yes, it's a layer 3 switch. by default though, routing is not enabled.
you can turn it on with the 'ip routing' command. also, there are two different image versions, standard and enhanced. both do routing.
more info here:
I was just reading that. So by enable the "ip routing" I will be basically enabling routing within this switch?
I want to make sure because I will be putting 10 networks in this switch and once I VLAN each of these networks, I want this 3550 to be the default gateway in each of those VLANs.
Let me know if I will be able to accomplish this with this switch?
Yes you will be able to accomplish that with your switch. Just create your interface vlans, enable ip routing as the above poster said and then assign your ports to the correct access vlan id. Here is a basic link on the 3550 administration guide.
you're the greatest.... thank you for the confirmation... I always try to be 300% sure when dealing with cisco as it is quite a big area
I will go ahead and deploy this 3550 switch with all the inter-vlan routing. This is good news as it will free up like 6 physical interfaces that I was using out of my router in order to have routing from all my vlans in 2 2950 switches.
thanks a lot
According to my knowledge, usually a 3550 comes in the 'core' layer of the three layer designing model (access layer, distribution layer & core layer) that Cisco describes.
In that it normally says that you fix 2950 switches at Access layer, because it is to access layer that the users connect to.
Then at distribution layer you fix the routers, where inter branch and inter VLAN communication happens at this layer.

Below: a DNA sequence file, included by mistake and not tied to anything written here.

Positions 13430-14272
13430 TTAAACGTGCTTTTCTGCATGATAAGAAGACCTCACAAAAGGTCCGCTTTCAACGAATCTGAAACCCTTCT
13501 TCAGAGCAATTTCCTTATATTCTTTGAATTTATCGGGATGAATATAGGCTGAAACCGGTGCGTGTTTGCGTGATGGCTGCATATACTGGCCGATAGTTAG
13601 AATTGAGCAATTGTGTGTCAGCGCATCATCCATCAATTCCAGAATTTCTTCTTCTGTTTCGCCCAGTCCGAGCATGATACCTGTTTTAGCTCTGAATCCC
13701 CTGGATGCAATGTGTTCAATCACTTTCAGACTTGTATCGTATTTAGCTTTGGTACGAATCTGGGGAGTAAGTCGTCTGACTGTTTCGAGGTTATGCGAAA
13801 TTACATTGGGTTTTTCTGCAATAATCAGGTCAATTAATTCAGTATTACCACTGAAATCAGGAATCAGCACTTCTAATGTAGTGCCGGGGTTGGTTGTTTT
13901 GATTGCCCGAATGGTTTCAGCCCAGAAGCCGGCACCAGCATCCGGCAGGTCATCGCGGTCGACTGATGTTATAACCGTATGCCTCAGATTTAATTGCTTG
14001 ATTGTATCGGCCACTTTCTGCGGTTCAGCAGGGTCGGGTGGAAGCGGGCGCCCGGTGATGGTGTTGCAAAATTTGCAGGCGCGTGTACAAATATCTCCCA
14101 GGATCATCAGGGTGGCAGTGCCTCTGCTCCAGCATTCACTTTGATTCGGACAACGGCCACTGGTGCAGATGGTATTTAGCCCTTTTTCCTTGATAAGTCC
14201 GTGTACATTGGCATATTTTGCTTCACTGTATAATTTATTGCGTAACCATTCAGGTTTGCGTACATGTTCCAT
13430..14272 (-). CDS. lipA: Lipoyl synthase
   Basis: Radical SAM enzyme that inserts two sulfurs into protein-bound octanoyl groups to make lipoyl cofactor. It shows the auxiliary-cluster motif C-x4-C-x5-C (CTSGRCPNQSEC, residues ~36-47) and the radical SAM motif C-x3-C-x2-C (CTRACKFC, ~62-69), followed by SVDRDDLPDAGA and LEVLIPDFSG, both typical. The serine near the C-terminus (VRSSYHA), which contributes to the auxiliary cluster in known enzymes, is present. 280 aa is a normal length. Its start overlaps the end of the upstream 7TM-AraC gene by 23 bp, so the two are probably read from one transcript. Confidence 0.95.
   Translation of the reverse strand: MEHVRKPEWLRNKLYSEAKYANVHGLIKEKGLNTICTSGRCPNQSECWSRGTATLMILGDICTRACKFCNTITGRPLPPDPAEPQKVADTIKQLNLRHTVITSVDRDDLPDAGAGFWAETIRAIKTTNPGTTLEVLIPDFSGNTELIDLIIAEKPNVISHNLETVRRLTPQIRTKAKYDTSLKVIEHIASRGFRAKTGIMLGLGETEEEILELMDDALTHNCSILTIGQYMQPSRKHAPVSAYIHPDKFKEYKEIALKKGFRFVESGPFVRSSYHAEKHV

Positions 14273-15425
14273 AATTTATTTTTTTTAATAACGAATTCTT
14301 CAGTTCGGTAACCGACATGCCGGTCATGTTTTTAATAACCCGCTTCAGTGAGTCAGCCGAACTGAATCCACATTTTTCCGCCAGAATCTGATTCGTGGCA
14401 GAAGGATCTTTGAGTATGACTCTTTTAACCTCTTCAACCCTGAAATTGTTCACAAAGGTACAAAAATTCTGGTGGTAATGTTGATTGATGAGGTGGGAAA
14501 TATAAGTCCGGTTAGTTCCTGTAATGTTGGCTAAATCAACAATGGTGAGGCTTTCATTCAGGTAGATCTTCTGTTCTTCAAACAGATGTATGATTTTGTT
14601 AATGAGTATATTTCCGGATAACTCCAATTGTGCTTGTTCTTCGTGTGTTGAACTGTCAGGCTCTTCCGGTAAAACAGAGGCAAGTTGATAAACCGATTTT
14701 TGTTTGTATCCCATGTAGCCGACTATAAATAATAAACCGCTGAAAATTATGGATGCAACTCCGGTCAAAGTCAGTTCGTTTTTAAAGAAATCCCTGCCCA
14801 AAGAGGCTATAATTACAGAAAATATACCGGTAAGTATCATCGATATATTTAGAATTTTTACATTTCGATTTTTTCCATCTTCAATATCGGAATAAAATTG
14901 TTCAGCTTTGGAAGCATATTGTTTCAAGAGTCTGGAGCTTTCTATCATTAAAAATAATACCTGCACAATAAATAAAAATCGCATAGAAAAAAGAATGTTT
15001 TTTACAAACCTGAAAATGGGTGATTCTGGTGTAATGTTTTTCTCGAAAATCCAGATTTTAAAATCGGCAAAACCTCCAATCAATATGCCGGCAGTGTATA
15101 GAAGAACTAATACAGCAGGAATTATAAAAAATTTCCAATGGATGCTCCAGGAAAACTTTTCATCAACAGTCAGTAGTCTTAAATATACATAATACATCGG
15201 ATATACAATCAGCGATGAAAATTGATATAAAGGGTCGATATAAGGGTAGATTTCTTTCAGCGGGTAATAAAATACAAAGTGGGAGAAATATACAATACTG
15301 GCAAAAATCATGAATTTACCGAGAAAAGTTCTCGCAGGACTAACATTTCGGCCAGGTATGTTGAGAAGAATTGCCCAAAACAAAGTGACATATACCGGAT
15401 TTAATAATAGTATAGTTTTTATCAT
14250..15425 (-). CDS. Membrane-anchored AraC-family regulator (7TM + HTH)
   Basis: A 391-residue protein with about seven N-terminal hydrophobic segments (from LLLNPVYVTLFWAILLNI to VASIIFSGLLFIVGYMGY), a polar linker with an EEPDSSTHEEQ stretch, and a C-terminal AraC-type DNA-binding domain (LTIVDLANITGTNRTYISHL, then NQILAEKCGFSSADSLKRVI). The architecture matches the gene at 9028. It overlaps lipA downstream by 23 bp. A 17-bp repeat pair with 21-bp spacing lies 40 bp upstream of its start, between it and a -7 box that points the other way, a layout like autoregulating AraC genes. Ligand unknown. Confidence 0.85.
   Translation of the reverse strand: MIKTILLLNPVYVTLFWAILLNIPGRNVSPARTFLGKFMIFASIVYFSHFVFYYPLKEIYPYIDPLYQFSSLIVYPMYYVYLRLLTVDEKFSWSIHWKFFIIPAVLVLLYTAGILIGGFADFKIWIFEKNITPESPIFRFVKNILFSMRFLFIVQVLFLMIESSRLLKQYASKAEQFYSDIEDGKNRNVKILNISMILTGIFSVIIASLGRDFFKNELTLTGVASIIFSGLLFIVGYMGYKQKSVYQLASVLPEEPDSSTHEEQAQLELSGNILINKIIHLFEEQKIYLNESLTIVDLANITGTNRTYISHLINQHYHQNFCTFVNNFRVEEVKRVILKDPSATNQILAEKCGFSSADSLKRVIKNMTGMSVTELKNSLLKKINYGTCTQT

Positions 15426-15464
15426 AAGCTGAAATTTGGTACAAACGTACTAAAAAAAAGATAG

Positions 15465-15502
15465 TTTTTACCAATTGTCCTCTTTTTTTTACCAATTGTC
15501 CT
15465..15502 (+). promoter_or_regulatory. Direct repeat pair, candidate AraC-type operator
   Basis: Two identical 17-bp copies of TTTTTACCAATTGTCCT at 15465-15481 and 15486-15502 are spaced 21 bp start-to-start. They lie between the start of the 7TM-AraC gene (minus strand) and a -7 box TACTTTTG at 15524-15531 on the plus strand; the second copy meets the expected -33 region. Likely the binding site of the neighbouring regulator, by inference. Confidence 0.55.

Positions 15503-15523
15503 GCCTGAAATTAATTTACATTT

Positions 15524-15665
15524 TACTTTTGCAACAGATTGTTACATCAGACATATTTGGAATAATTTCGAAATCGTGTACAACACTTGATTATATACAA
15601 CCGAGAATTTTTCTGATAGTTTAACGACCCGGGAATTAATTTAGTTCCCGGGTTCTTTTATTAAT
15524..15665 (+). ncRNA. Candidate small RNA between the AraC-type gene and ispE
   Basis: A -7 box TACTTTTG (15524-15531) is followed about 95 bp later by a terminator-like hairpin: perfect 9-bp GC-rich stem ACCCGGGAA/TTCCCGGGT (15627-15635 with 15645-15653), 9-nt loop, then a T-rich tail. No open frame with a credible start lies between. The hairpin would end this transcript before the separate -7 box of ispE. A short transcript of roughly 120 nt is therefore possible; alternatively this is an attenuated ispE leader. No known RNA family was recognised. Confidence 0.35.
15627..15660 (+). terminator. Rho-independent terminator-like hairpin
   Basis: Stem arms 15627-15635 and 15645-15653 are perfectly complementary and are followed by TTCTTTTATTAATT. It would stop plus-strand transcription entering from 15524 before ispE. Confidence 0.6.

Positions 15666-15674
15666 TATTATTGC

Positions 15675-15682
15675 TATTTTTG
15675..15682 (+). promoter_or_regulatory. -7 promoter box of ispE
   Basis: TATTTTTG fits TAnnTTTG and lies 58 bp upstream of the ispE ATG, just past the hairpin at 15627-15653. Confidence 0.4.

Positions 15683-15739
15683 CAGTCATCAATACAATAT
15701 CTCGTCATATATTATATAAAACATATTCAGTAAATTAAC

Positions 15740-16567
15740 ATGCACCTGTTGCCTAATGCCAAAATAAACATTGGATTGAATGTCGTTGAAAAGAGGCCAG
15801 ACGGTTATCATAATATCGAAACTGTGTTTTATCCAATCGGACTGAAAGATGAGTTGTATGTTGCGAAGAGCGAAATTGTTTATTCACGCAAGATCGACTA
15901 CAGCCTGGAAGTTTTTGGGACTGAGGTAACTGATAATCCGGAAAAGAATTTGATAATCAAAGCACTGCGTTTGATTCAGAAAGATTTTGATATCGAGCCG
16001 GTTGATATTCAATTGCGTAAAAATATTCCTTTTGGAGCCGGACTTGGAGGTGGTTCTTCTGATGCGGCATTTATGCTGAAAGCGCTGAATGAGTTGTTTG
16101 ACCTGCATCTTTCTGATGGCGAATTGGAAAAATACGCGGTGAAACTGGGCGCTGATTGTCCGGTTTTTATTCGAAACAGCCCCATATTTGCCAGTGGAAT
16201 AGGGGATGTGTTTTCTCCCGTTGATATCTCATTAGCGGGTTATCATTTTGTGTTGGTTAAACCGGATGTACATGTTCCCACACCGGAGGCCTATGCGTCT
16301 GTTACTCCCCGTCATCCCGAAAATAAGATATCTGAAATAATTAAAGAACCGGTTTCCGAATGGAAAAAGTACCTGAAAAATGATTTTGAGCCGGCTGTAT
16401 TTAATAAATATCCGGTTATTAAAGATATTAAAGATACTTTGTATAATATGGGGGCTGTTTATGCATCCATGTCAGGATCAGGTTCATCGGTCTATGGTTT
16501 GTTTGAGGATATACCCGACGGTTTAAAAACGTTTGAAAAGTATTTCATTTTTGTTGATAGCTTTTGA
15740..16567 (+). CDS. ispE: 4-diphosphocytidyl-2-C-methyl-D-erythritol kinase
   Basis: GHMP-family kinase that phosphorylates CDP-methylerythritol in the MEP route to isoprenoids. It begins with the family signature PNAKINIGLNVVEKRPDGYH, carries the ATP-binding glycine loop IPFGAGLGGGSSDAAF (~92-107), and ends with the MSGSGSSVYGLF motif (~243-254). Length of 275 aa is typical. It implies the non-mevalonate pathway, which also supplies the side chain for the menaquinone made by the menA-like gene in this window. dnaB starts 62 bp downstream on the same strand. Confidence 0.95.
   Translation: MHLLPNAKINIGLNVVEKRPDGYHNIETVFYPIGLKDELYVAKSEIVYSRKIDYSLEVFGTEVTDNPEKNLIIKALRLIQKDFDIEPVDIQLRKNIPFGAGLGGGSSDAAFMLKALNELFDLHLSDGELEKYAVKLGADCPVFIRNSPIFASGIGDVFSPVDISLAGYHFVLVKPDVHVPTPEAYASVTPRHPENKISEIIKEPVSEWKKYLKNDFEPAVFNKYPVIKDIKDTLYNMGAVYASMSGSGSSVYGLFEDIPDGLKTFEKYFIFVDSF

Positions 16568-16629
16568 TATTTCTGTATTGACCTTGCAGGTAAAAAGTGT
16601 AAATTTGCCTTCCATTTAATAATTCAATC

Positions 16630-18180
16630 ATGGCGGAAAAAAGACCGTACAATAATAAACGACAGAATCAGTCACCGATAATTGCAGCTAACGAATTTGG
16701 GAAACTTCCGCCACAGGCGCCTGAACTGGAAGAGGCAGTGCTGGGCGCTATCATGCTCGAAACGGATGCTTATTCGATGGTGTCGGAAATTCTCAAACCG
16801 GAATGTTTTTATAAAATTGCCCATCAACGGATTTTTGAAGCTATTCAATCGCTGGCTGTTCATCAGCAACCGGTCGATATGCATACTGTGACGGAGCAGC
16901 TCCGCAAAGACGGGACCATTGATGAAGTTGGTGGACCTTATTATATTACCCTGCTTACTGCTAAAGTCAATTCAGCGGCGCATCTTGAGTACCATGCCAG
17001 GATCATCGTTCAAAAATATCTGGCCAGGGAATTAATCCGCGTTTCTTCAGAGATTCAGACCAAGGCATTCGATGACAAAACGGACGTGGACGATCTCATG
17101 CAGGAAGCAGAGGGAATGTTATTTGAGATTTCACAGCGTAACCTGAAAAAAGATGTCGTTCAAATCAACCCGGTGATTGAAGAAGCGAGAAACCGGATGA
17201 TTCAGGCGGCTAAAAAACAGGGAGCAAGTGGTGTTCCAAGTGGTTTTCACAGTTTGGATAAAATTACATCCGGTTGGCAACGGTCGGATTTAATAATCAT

Then finally it says at core layer you fix a multi layer (layer 3) switch. The core layer connects to the backbone. A packet goes to the core layer means that it has to go out of the network to the public network.
My question is, if we use a 3550 at the core layer as a L3 switch, how can we connect a leased line or any other WAN connection, I mean to which ports of the switch can we connect them to?
Thanks in advance!
If you think of WAN in terms of leased line then the 3550 does not have an interface that connects to leased line. In that case perhaps the 3550 as the core switch is doing inter vlan routing and could be connected to some router for WAN routing.
And in many networks these days a WAN connection may come on an Ethernet interface, such as DSL or cable modem connections or Metro Ethernet connections. In that case the 3550 could provide connectivity to the WAN without needing any other device.
You can use them to interconnect your 3550 switches but they do not appear as one device in the same way that the 3750's appear as one unit.
Edit - apologies i may not have explained that very well. You can cluster 3550 switches to be managed by a single IP address. I just wanted to stress that it is an older technology than the 3750's. For 3550 clustering info see: